Huang Qifan, the former mayor of Chongqing, has joined the chorus of voices questioning Facebook’s Libra coin, saying the digital token is set to fail
Issuing digital currencies that could compete with sovereign money is ‘delusional’, says the prominent Chinese political figure
A prominent Chinese political figure has joined the chorus of voices around the world raising questions about the viability of Facebook’s Libra digital currency, describing the coin as a “delusional” project that is destined to fail.
Huang Qifan, the former mayor of Chongqing in southwest China, said decentralised blockchain-based currencies that could compete with sovereign money were inappropriate in the current era and China’s central bank approved digital coin  was far more likely to succeed.
“Some companies are trying to challenge sovereign currencies by issuing bitcoin and Libra – this is delusional to me,” Huang said on Monday in his keynote speech at the Bund Summit, a financial conference in Shanghai.
“If commercial companies can issue various currencies, this world will be in chaos. That is equivalent to returning to the primitive society. This is ridiculous, so I personally believe that Facebook’s Libra would never be a success.”
Some companies trying to challenge sovereign currency by issuing bitcoin and Libra – this is delusional to me
Working alongside now-disgraced Chongqing party chief Bo Xilai, Huang is best known as the architect of the city’s rapid economic rise from 2013 onwards, with the city’s gross domestic product (GDP) growth outperforming any other city in the country between 2014 and 2016, earning him the nickname “the CEO of Chongqing”. While Bo was jailed on corruption charges, Huang has moved on to become the vice-chairman at the China Centre for International Economic Exchanges think tank.
Facebook announced in June it would launch a digital coin backed by a basket of freely convertible currencies, excluding the yuan. But the plan has faced widespread scepticism  from central bank leaders and regulators around the world, who fear it could disrupt the global financial system by undermining monetary sovereignty, allow capital flight and data privacy abuse.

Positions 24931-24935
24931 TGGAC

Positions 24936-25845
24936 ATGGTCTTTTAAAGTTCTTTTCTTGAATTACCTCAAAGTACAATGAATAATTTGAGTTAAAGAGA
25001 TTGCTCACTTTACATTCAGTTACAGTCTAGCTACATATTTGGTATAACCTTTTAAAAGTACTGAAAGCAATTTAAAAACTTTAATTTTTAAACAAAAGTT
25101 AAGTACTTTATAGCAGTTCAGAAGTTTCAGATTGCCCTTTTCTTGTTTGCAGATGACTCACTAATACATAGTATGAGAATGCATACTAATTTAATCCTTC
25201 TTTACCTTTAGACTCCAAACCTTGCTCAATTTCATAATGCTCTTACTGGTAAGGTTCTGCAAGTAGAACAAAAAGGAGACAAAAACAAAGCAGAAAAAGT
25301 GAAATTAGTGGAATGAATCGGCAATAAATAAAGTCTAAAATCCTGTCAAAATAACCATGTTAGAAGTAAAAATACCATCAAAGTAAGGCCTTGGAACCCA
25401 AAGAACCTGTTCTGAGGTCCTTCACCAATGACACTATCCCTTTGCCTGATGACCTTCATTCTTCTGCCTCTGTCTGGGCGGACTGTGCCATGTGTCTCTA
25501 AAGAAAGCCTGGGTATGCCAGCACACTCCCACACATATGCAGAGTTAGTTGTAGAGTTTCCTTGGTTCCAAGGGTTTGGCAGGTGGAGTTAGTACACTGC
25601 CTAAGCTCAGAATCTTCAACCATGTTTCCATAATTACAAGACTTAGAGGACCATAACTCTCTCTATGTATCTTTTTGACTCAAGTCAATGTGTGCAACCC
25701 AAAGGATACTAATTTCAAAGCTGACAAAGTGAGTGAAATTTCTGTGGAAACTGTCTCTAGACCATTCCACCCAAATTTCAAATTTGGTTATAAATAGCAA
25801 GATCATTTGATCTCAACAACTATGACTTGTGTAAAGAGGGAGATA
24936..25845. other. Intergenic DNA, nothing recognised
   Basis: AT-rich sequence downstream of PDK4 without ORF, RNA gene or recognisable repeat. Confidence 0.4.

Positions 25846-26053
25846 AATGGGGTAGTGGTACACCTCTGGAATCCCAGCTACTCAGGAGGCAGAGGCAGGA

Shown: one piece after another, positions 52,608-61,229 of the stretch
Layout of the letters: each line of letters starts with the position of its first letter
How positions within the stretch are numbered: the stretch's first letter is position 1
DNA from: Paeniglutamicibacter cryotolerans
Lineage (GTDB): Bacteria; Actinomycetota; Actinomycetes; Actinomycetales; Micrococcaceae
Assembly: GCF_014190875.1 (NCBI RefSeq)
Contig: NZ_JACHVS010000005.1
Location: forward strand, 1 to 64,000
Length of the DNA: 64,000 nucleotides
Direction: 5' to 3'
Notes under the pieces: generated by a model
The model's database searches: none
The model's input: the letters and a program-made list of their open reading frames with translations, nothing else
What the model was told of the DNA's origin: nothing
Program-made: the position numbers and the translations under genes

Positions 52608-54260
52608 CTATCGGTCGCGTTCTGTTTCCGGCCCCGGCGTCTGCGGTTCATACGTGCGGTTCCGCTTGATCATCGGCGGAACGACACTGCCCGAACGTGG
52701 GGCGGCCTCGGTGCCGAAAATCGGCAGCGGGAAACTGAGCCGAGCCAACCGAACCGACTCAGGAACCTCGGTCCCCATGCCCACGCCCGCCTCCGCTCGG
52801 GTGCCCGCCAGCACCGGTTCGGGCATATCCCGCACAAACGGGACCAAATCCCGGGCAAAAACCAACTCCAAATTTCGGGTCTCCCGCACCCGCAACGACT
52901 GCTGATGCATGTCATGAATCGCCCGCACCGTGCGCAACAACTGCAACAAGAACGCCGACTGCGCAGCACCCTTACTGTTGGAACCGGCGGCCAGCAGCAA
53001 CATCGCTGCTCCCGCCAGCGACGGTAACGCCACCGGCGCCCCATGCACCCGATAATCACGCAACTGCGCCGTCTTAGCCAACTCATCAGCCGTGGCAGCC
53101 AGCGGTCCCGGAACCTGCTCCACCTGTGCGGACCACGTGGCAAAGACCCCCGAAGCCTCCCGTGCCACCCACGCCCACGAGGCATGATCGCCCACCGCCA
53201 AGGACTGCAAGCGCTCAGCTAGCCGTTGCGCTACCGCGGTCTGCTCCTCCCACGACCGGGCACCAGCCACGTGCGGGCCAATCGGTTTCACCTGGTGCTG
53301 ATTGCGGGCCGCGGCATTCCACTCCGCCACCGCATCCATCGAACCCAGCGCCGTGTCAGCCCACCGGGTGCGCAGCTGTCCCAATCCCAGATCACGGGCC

The blockchain currency project has also seen the recent withdrawal of early backers including Mastercard, Visa, PayPal and eBay.
Facebook founder Mark Zuckerberg faced an hours-long grilling by lawmakers from the US House Financial Services Committee last week in which he was forced to defend the project against a range of concerns, ranging from global financial stability to the social media giant’s record on privacy.
Zuckerberg acknowledged Libra was “risky” and conceded Facebook had made mistakes in the past, but he also told lawmakers the project was essential to projecting American financial leadership around the world and any delay could give China the upper hand.
The People’s Bank of China (PBOC) has been developing its own digital currency and it is believed to be close to launch. China’s digital currency would be tightly controlled by the government rather than based on a decentralised system that underlies cryptocurrencies like bitcoin and does not require administration from a central authority.
Huang said the PBOC’s study of the field was “reaching maturity” and “China’s central bank may be the first central bank in the world to issue digital currency”.
“For sovereign states, the best practice is to issue sovereign digital currencies through the government and the central bank,” he said. “The issuance of digital currency should be linked to sovereign credit, national GDP, fiscal revenue, and gold reserves.”
Huang also criticised the “low efficiency” of Swift and the Clearing House Interbank Payments System (CHIPS), saying the two financial transaction providers are “outdated and have no future” and should be replaced by an international cryptocurrency payment network.
“Swift and CHIPS are gradually becoming the financial instruments for the United States to exercise global hegemony and carry out long-arm jurisdiction,” he said. “Historically, the United States has launched several financial wars with the help of the Swift and CHIPS systems. There is a certain risk associated with a high degree of reliance on them.”
Michael Moon, the managing director, payments, trade and communications for Asia-Pacific at Swift, who was in the spectator seats at the summit, declined to comment on Huang’s remarks.